How an RFID inlay can transform into new, unexpected applications with engineering know-how
What do microwave ovens, Post-it® Notes and Penicillin have in common? Give up? They were all “accidental” discoveries –where an inventor originally intended to pursue another concept entirely, but through careful observation realized they had developed something completely different from their original concept. And the world is a better place because of this, wouldn’t you agree?
Here at Metalcraft, our engineers are constantly pushing the limits of the technology and experimenting. And through this process, sometimes a radio frequency identification (RFID) inlay designed for a specific application unknowingly becomes the inlay of choice for a completely unrelated application. Not an exact an apples-to-apples comparison with the accidental discoveries above, but similarities do exist.
For example, an RFID inlay that is recommended for industrial, supply chain or retail applications may have other applications that weren’t originally intended. Like, when the RFID engineers at Metalcraft wanted to find an inlay for a racebib tag that didn’t require a foam standoff from the human body, they found the previously mentioned industrial inlay to fit the bill.
Most RFID racebibs on the market require a foam standoff creating distance between the RFID inlay and a runner’s body. This standoff is necessary due to the high water content in the human body. Water absorbs RF energy and detunes the inlay.
The Metalcraft engineers knew that by removing the foam standoff, it would allow for a less bulky product, as well as reduce material expense. But of course, it had to work as well, or better-- reduce material and overall cost for customers without sacrificing tag performance.
The engineers tested various inlays with differing thicknesses of foam as well as inlays without a foam standoff. They used a block of cheese in an anechoic chamber to simulate a human body as well as an actual person. They even tried making modifications to existing inlays to test the impact on the tag’s performance, but none of these attempts gave them what they were looking for.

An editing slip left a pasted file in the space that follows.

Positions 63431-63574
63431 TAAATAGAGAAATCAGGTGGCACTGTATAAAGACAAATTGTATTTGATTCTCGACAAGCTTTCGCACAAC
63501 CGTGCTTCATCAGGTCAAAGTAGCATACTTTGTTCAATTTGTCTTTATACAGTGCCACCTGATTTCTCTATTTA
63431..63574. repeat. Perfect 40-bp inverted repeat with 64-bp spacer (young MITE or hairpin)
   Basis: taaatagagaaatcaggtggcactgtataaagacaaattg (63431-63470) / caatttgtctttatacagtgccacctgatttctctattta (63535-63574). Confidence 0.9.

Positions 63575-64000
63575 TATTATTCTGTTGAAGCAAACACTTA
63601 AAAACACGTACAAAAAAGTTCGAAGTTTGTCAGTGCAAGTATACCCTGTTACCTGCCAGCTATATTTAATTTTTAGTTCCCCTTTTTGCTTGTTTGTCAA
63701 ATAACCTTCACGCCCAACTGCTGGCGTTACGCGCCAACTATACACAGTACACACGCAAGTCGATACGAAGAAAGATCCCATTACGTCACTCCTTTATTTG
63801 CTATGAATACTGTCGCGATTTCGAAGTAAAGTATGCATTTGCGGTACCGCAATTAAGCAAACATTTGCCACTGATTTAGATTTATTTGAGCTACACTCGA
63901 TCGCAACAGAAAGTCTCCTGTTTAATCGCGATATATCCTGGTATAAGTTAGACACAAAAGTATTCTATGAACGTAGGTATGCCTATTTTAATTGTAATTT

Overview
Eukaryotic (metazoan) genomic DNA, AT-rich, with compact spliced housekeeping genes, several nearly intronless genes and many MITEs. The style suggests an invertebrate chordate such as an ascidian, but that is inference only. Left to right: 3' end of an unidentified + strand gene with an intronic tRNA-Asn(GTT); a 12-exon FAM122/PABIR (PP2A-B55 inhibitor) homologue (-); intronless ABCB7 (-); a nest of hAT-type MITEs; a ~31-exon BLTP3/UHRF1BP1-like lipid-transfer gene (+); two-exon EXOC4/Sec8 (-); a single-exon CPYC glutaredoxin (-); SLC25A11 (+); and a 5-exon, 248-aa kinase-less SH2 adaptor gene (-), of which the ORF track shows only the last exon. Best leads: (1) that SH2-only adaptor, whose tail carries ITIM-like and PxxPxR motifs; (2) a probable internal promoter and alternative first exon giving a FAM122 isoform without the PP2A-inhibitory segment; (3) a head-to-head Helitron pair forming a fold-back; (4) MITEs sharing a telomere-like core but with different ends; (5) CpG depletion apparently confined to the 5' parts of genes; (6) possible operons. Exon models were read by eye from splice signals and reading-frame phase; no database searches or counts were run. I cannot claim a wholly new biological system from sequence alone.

Then, like Cinderella and the glass slipper, they tried the inlay designed for industrial, supply chain and retail applications, and it was a perfect fit! The inlay did not require a foam standoff and the tag performance was equal to or, in some cases, greater than the inlay currently being used in RFID racebib tags.
In addition to the benefits of cost savings and ease of use identified above, another reason the RFID engineers at Metalcraft wanted to find an inlay that would work without a foam standoff is to examine the possibility of an onsite printable option. Allowing racetimers the option of purchasing an onsite printable RFID racebib would allow them the flexibility of purchasing in larger quantities, thereby reducing the cost per tag. It would also allow them to print last-minute registrants the day of the race.
While there is no one thing the Metalcraft engineers can point to and say, “this inlay performs better for this application for this specific reason,” they can point to three potential factors:
- inlay design,
- chip sensitivity
Regarding antenna design, according to our engineers, the ability to absorb more RF than the surface the inlay is on is critical in identifying the performance of that antenna design. The environment can change the performance of a specific antenna design because of the potential interference it can cause. Finally, the more sensitive a chip is the less power needed to get a response from the reader.
Did our RFID engineers go looking for an inlay that met these specific criteria? No, however, like the aforementioned inventors, they wanted to make sense of their discovery and use the information in future designs. Who knows, perhaps one of those future designs could turn out to be RFID’s equivalent to the microwave oven and the world would be a better place because of it.